Consider the example of Celtel . Prior to 1998, the telecommunications industry in Africa was virtually non-existent, and what little existed was dominated by inefficient, government-owned landline operators. Most Africans privileged to afford a phone had to wait months and sometimes years to get a phone line. Enter Mo Ibrahim—along with fellow pioneers like Miko Rwayitare and Strive Masiyiwa—with the idea to create some of the largest mobile telecommunications companies on the continent. The aspiration was not simple in sum or task. One aspect of Mo Ibrahim’s genius was to anchor the raising and investing of some $415 million (an astronomical sum at the time) principally from private equity firms. Over five to seven years of herculean efforts, the network was deployed.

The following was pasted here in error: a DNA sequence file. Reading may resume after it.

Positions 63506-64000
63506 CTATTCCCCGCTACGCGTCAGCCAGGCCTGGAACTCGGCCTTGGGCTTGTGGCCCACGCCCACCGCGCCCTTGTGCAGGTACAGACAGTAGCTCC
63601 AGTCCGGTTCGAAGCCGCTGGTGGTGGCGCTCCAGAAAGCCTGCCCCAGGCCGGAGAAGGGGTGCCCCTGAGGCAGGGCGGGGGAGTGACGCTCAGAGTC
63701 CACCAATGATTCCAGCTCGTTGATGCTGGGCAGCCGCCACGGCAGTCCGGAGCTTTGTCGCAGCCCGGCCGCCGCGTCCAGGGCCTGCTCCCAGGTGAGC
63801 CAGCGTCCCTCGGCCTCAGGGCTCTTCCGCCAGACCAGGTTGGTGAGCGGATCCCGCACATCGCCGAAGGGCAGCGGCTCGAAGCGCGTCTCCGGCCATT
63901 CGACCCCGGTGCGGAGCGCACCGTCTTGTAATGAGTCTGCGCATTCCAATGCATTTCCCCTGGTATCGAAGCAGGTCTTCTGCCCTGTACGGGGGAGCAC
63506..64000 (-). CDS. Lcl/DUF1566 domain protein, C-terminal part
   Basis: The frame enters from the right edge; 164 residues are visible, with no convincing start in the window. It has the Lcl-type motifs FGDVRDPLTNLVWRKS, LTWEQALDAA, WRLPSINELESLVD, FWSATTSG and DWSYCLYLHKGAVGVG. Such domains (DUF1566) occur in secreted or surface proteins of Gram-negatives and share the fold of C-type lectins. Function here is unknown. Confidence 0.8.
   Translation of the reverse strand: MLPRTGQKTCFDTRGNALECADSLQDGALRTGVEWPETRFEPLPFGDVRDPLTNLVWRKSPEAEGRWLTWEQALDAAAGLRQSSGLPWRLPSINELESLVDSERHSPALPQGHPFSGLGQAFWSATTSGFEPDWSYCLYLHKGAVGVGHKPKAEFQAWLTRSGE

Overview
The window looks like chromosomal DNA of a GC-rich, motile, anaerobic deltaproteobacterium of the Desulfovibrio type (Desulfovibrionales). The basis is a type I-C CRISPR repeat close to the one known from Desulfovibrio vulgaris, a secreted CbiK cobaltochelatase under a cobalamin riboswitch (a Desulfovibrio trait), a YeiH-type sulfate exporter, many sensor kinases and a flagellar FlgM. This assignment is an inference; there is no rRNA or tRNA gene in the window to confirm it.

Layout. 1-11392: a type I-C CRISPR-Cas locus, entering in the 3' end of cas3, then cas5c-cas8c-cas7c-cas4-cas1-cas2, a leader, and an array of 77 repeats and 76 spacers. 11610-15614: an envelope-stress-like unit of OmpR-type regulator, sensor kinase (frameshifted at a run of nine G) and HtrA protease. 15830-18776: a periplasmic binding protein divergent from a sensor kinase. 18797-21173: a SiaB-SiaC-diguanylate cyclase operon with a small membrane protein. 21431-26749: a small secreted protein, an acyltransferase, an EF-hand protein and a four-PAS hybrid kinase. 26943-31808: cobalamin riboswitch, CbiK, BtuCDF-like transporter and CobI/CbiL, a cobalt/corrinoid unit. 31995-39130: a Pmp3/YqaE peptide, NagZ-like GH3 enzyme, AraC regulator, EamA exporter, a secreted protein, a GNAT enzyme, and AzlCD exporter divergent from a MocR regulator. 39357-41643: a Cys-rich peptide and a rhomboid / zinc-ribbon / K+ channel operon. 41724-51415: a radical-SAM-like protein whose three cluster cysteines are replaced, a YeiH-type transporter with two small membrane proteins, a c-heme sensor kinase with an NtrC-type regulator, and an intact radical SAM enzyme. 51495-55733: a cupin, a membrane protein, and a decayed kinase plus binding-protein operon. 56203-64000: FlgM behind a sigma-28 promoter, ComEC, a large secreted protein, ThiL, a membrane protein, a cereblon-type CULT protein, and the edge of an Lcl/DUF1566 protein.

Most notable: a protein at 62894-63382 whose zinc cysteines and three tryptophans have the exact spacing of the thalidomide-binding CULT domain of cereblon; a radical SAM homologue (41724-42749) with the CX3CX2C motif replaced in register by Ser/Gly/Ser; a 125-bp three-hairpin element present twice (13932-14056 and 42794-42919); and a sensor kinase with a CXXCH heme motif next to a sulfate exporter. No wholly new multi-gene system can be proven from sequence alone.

It is not an overstatement to say that his tapping into private equity investment helped him transform the telecommunications industry in sub-Saharan Africa, introducing mobile telecom to over five million Africans across 13 countries who can today get a phone line within minutes and at a fraction of the cost previously offered by the mostly restructured, privatized or defunct government phone operators. In doing so, the continent largely leapfrogged the landline era of telephone technology and positioned itself as the fastest growing mobile market in the world, with a penetration rate of over 80 percent, as well as innovating on the broad usage of prepaid services ahead of developed countries like the U.S.